If we don’t think God cares about the so-called “little stuff,” well… we obviously don’t think God cares much about us—since our lives consist mostly of “little stuff.” I was talking about the challenge of prayer in the last podcast. Needless to say, if we don’t think God cares about the “little stuff” of life, it’s no wonder we struggle to pray!

No… thank God that he cares about the little things in life, including me and you and everything that we’re going through. Thank God that he’s working for the good of his children through every tiny detail of our lives!

Chances are, some of this “small stuff” is troubling you today. Will you take time to talk to your heavenly Father about it?

6 thoughts on “Devotional Podcast #2: “Does God Care About Football?””

  1. As I noted on Facebook, God cares about EVERYTHING. “Not a sparrow falls to the ground without your Father.” “The whole creation groans and travails in pain now, waiting….” (In other words, God cares about “the rest of creation” which is likewise awaiting glory of one type or another when God finishes with what he is doing in Christendom.) God cares about how well we do in our job, and not just because of how it may affect us spiritually. He gave Adam the job of tilling the ground. David was proud of how God had made him a warrior. “Whatever you do, do it as unto the Lord,” and “do it with all your might!” None of us should consider what we do as not being worthwhile because we don’t see people getting saved as a direct result. (Though we certainly want the latter as well and should be desiring that and looking for opportunities.)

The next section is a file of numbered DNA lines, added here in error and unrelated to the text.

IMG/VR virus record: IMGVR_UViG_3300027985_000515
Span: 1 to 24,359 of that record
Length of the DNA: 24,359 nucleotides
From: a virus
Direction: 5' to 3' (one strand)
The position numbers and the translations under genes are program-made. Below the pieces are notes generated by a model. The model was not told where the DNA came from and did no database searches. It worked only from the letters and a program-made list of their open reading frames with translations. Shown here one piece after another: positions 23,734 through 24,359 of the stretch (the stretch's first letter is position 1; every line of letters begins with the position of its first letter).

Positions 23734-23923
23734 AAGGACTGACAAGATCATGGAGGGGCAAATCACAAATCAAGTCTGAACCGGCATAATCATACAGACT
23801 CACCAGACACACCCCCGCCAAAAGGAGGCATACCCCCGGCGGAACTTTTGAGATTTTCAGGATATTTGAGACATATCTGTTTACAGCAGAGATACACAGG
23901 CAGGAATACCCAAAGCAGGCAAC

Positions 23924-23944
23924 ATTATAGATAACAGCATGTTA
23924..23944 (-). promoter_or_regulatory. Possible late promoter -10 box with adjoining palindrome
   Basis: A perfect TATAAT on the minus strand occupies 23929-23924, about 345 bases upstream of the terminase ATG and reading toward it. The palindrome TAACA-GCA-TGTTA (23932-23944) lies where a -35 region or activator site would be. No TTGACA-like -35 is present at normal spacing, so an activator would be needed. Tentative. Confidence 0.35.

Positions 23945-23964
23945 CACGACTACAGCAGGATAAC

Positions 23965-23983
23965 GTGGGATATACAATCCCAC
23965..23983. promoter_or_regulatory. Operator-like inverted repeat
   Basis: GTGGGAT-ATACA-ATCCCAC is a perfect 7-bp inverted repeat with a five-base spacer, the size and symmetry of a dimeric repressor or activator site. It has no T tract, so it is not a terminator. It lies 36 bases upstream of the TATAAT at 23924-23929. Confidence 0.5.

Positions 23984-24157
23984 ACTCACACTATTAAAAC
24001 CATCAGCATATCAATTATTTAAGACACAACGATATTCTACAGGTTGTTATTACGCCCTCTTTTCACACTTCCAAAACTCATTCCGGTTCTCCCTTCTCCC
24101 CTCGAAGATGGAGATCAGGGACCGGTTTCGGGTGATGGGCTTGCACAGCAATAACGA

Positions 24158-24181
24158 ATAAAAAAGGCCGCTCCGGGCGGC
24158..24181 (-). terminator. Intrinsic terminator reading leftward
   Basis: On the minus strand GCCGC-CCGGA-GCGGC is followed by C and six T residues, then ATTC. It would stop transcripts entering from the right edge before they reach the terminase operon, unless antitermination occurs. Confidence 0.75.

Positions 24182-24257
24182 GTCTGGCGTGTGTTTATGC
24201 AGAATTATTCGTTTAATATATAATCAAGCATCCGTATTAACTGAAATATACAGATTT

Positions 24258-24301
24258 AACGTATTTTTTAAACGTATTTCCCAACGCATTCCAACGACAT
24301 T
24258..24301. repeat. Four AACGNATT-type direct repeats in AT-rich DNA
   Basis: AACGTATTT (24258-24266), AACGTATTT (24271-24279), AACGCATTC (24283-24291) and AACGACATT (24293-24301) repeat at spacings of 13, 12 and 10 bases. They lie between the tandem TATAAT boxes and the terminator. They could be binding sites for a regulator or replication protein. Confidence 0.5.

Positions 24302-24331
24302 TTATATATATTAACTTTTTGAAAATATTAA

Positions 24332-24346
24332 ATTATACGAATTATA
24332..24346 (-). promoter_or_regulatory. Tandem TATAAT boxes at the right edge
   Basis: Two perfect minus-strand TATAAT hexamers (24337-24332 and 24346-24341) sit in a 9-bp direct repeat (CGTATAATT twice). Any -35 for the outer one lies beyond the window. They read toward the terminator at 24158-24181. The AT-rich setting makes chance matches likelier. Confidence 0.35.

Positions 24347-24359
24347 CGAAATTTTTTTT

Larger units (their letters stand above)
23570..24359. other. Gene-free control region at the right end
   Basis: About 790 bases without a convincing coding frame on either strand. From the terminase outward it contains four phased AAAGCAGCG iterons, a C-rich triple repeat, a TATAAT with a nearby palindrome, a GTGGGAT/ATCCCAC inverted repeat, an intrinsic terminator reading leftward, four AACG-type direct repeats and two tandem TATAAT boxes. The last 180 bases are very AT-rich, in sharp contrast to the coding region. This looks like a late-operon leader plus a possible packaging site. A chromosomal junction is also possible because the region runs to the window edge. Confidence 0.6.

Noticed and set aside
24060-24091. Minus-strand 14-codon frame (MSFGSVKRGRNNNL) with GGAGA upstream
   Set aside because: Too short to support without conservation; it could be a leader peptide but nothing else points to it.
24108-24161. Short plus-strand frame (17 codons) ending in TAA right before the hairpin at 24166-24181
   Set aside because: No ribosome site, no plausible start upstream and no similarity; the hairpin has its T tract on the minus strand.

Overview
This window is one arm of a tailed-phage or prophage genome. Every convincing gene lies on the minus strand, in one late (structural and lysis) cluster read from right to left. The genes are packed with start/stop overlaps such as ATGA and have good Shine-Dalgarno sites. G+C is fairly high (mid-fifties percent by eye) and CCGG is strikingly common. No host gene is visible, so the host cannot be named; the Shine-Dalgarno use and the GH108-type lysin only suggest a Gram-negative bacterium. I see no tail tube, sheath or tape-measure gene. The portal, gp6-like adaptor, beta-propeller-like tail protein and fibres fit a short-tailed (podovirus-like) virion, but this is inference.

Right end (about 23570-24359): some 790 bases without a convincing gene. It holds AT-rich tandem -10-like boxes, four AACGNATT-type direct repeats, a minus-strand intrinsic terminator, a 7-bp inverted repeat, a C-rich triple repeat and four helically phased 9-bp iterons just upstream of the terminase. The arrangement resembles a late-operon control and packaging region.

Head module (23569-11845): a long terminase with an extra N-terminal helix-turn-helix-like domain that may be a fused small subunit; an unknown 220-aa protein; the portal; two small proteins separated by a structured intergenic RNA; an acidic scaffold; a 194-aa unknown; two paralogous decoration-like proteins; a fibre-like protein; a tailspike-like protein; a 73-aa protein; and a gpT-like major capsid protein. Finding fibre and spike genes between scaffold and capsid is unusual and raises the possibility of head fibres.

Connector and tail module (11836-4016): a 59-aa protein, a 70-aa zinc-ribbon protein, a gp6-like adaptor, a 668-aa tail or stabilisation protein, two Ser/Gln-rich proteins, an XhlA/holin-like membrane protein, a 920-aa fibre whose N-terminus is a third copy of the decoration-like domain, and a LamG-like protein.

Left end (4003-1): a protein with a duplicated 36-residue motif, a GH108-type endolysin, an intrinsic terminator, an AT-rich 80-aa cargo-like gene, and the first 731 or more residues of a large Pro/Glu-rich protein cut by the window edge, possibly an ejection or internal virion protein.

2. HOWEVER, despite my prior comment, I am much perplexed with Paul’s comment regarding the command not to muzzle the ox while he treads out the grain: “Does God care for oxen? Says he that not ALTOGETHER for our sakes?” Any takes on that text? Is Paul possibly using hyperbole for emphasis? (I note that in Jonah, God ends by saying, “and much cattle,” as though that counted for something.)

    1. Do you ever look at the New Living Translation? One of my parishioners used it in our Galatians Bible study over the past year, and I was impressed that many of its translation decisions (or even interpretive decisions, since it’s practically a paraphrase) were spot on, in my opinion. It “translates” this verse as this: “Was God thinking only about oxen when he said this?” The “only” isn’t in the Greek, but I think it’s implied. Jesus would say, “You’re worth more than many oxen”—not that oxen are worth nothing at all!

  3. Paul make this comment both in 1 Corinthians9 and in 1 Timothy 5. I think that he is speaking specifically of the right of the preacher (of the Gospel) to be paid for that work, and generally of the right of all workers to be paid fairly for their labor.